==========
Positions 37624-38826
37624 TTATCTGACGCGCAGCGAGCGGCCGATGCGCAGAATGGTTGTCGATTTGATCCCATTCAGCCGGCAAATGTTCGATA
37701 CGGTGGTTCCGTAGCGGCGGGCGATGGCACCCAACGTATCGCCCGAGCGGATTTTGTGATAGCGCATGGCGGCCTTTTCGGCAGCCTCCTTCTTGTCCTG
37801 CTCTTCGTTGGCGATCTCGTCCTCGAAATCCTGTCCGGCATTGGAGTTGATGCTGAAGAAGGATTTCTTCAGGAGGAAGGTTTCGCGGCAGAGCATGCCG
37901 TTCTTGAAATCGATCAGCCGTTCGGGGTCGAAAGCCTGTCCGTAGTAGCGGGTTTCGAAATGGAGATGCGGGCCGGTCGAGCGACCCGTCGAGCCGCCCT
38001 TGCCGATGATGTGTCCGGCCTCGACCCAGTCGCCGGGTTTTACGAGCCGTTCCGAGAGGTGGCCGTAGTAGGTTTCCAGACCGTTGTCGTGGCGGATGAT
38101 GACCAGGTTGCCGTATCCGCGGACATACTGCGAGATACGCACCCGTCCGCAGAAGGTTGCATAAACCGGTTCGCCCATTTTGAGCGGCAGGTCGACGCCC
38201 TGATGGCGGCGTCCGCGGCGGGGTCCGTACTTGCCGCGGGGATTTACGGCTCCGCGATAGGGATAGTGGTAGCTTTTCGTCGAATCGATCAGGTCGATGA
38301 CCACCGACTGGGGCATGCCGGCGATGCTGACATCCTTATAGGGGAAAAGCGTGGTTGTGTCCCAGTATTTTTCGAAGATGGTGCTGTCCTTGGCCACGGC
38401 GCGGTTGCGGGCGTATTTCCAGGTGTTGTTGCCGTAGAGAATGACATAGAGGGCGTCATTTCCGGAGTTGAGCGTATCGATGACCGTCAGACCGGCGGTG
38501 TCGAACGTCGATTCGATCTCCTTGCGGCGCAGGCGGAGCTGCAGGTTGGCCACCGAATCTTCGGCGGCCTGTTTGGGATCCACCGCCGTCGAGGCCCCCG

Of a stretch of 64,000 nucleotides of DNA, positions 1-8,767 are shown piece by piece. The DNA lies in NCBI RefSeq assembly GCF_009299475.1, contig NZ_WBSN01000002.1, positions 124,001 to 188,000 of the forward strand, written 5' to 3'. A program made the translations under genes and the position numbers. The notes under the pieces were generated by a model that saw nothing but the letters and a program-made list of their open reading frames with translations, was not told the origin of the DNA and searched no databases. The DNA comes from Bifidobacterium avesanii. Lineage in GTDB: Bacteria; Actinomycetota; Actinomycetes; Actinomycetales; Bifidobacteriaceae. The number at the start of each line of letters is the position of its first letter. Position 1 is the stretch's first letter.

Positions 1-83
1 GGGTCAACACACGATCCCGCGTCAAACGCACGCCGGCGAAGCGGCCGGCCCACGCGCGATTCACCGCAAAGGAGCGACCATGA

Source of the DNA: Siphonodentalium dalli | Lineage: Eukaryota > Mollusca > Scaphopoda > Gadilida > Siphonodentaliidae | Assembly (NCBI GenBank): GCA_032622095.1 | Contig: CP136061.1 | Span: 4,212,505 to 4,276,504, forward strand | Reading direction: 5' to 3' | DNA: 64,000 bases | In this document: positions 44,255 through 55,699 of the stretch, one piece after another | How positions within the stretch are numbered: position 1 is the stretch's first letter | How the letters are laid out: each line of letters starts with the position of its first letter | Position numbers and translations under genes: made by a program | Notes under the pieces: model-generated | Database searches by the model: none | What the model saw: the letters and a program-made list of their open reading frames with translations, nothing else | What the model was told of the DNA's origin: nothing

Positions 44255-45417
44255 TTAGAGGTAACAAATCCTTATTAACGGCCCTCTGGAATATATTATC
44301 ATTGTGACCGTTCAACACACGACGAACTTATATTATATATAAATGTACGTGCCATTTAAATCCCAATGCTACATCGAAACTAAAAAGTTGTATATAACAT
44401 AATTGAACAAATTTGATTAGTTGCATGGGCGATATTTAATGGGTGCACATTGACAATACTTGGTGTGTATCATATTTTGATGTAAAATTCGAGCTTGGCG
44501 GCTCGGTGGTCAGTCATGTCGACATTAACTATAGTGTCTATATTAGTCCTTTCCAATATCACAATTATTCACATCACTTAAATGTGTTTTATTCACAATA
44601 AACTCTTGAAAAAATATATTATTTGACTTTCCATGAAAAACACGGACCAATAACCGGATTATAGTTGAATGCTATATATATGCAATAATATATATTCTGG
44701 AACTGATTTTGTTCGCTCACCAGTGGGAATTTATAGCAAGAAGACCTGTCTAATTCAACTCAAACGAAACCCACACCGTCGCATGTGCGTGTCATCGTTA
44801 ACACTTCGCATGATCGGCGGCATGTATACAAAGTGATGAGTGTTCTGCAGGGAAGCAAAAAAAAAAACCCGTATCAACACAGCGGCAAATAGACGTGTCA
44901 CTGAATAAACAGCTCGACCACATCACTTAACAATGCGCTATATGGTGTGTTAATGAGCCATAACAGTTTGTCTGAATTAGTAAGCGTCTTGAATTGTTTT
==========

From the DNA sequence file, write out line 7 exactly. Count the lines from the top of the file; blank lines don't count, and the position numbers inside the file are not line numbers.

38101 GACCAGGTTGCCGTATCCGCGGACATACTGCGAGATACGCACCCGTCCGCAGAAGGTTGCATAAACCGGTTCGCCCATTTTGAGCGGCAGGTCGACGCCC